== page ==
“Speak Français” [...] there was a writing camp with a label called Future House Music in Estonia after I played a show over there. We all kind of got placed together. I was put in the studio with NOËP and I was like ‘this is going to be interesting.’ And it really did come out as an interesting product! We finished that online over text. 

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“Brand New Phone” was written in Norway. I went to Norway for a trip in October last year to just write with as many people as possible, and I wrote with some incredible artists over there. I remember I had a session with this one guy and his same team were like “We’ve also got this artist called Pasha. Would Ellis want to hop in a session with him as well?” I listened to him and at that time was when I was really listening to that type of music: a lot of slow, funk, disco—and all of his stuff was like that! I was like ‘this is perfect, I definitely want to get in a session with him.’ That one, again, happened very, very quickly. We wrote the whole thing in-studio in a few hours. One thing we didn’t get for that was a middle eight, so actually in lockdown as well, my housemate, Sam—he’s really good at writing lyrics and stuff as well, he wrote the lyrics on “Caught in the Rays”—he helped write the middle eight section for that with me.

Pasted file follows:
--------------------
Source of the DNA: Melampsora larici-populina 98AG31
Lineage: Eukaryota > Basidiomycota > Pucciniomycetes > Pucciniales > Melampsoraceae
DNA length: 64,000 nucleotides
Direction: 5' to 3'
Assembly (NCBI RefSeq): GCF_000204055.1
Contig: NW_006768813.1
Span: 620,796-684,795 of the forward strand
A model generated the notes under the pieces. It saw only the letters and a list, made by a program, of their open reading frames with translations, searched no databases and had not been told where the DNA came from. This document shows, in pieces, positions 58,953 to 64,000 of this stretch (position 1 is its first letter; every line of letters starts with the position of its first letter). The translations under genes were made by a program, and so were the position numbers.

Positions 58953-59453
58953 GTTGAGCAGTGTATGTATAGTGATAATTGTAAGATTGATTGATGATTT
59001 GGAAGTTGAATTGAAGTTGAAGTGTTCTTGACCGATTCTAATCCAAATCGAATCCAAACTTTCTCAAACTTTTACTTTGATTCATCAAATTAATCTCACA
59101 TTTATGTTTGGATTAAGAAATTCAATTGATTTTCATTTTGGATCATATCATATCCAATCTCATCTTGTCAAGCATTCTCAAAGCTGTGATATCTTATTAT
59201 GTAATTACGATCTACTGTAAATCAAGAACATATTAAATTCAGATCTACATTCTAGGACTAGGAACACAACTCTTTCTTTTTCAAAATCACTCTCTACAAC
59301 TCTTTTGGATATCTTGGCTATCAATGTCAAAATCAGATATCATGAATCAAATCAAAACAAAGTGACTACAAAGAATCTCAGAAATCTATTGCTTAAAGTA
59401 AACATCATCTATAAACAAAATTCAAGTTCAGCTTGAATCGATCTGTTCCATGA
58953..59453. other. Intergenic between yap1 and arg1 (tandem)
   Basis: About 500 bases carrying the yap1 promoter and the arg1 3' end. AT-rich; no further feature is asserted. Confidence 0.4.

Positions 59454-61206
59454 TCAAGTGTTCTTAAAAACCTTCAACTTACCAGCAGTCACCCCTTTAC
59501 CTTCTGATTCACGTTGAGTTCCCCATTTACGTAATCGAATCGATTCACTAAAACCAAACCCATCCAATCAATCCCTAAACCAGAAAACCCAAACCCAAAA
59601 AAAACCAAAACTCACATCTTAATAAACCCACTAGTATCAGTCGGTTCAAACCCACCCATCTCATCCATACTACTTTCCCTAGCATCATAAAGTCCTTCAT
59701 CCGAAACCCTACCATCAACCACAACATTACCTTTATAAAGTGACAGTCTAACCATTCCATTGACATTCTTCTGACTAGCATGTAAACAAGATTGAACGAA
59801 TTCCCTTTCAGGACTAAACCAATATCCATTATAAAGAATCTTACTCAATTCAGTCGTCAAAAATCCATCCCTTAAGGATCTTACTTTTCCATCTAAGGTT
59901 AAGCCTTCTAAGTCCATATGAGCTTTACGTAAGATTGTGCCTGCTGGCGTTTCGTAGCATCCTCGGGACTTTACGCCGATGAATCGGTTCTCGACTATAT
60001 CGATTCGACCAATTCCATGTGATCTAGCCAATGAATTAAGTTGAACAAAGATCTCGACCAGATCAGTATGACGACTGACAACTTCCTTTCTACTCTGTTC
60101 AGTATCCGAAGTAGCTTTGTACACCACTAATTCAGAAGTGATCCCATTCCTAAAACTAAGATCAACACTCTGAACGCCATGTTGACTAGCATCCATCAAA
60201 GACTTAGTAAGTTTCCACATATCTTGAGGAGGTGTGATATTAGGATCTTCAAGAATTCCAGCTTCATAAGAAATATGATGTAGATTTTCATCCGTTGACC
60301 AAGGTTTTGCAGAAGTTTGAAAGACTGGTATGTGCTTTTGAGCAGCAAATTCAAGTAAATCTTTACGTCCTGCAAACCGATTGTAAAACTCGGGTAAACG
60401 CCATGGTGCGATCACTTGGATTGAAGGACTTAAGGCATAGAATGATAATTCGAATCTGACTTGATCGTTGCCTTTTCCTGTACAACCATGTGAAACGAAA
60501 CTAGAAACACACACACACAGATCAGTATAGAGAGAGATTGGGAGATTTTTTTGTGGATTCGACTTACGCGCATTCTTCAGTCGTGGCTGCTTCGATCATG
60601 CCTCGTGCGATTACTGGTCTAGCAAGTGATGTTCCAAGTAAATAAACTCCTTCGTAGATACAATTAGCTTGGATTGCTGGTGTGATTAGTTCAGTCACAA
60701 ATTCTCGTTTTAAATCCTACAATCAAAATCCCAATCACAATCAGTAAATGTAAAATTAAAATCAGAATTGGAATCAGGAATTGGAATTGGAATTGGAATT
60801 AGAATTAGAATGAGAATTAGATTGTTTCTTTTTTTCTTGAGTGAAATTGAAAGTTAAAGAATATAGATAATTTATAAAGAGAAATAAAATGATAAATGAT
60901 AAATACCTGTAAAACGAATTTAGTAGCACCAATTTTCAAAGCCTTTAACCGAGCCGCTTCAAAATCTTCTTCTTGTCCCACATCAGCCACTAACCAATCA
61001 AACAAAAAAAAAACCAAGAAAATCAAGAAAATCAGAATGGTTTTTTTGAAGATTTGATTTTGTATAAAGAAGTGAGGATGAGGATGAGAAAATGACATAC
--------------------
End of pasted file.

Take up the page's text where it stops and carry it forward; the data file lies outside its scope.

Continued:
“Caught in the Rays” was written literally in lockdown. Sam wrote the lyrics, I kind of had the melody idea in my head.